If you haven’t read Ray Kurzweil's ‘The Singularity Is Near’ published a decade and a half ago, then I’d tell you it’s worth a read. He uses technological progress data to map the point at which an Artificial Intelligence (AI) would surpass human mental capabilities. There are of course a number of futurists and writers who have indicated that a Technological Singularity may be closer than we think. But what would it really be?
Most computers are defined by their programming, which is built on the capabilities of their hardware. So, let’s look a bit at hardware.
Computing hardware has become incredibly fast in a very brief period. As recently as 2018, a supercomputer clocked a mind-wrenching 122.3 petaflops (FLOP = floating-point operations per second). A kiloflop is 10 ³ while a petaflop is 10¹⁵. Ten years before this, the fastest supercomputer was computing at 1.026 petaflops. This is ~119x faster. As computers improve, the ability to carry out immensely complex calculations improves too. That’s where complex programming comes into play.
Consider this. With improvements in computing and the software capability; there’s a greater ability introduced, to design even superior computers. But then, there may be physical limitations (Moore’s Law) and the number of transistors which can be physically placed on a chip becomes insurmountable. In 2015, a 5-qubit quantum computer was made available over the cloud, upgraded recently to a 20-qubit model (with a 50-qubit model being testes). Okay, but so what? A quantum computer doesn’t operate using binary (1s and 0s/ yes or no); but particles which can exist in multiple states simultaneously. This allows for weighted superposition calculations. Simply put, a quantum computer could conduct numerous calculations simultaneously. At about 50-qubits, a quantum computer could become the equivalent of 10¹⁵ bits. That could surpass the abilities of most classical computers. In another decade, quantum computers could impact society and our world, like how internet communication did.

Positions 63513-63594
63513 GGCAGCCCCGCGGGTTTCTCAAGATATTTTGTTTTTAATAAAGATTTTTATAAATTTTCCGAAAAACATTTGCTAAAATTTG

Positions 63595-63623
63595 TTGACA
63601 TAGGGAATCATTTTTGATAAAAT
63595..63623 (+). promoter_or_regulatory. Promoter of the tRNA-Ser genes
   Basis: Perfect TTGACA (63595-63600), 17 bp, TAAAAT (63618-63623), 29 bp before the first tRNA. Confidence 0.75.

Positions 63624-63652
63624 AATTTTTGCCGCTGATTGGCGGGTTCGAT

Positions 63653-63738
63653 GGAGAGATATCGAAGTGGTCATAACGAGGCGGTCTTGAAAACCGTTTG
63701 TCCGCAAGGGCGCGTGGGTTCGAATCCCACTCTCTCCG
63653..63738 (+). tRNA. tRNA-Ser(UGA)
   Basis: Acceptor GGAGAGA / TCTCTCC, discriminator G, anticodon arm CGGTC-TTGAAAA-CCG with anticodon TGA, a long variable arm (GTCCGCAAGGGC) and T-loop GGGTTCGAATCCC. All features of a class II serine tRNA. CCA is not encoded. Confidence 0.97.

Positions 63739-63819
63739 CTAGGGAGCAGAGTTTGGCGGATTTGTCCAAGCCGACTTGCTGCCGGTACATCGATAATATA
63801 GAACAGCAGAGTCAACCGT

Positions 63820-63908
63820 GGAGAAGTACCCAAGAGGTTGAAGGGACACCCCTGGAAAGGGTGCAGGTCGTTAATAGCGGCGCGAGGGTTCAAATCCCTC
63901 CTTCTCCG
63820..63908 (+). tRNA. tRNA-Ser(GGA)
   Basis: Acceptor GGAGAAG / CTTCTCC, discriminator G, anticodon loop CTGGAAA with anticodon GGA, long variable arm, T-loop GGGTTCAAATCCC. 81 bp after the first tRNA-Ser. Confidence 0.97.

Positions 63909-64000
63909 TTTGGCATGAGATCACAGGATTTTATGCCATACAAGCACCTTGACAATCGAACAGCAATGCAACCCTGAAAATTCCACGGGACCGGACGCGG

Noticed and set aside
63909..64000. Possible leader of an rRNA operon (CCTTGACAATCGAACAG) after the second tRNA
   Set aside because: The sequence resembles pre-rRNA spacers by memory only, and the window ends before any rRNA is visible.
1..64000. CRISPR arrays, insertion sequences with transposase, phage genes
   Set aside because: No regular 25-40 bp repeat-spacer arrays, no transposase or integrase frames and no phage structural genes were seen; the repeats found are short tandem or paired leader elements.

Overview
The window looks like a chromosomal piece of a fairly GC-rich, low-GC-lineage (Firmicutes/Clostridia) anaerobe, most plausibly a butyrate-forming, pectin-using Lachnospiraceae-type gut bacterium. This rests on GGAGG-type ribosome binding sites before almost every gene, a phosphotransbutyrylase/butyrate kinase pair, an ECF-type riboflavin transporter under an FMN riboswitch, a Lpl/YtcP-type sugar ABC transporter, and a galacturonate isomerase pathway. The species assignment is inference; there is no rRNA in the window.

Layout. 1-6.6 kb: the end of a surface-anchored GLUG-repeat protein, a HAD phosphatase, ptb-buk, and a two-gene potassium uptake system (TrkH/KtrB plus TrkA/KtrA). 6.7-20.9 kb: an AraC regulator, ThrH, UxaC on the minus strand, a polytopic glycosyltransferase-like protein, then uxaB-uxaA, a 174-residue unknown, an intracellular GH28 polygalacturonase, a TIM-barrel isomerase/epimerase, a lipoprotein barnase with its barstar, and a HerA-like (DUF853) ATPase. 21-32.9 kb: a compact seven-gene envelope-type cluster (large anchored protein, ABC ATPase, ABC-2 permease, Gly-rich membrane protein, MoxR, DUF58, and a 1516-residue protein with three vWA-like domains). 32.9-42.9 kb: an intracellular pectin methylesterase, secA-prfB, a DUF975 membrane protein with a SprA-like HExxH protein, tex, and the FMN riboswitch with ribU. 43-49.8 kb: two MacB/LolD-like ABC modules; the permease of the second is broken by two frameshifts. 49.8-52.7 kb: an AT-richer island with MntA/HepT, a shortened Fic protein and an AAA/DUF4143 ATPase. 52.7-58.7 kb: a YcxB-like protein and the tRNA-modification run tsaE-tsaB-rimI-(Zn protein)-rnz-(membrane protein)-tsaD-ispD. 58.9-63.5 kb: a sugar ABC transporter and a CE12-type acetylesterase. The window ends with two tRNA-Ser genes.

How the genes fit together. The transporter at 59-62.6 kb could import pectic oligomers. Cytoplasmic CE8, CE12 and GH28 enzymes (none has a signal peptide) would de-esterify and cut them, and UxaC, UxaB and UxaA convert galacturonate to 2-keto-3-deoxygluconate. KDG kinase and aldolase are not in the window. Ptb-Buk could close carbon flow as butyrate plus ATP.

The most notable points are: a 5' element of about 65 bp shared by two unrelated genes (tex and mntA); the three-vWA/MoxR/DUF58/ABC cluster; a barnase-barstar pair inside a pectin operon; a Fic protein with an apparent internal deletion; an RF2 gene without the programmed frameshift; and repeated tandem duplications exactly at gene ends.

The first areas to see practical use and impact, would likely be those verticals which already produce billions of records each day. Even with today’s big-data crunching capabilities through distributed computing, classical computers must deal with bits of logic, usually in sequence. The leap quantum computers could bring is the advantage of non-sequential, non-linear processing of data. The results of big-data crunching could become available faster, pegged to a probability percentage, until all data has been considered. But really, what does this mean?
Financial market/ systems
Cause and effect could be gauged in shorter periods. Every action could be computed to provide a probable outcome, quickly. This could disrupt real-time trading. A self-learning model created for a quantum computer would improve its cause/effect calibrations in geometric leaps. Such a computer could conceivably corner the entire financial system, with an acute concentration of wealth towards it (or its owners). Must see this article.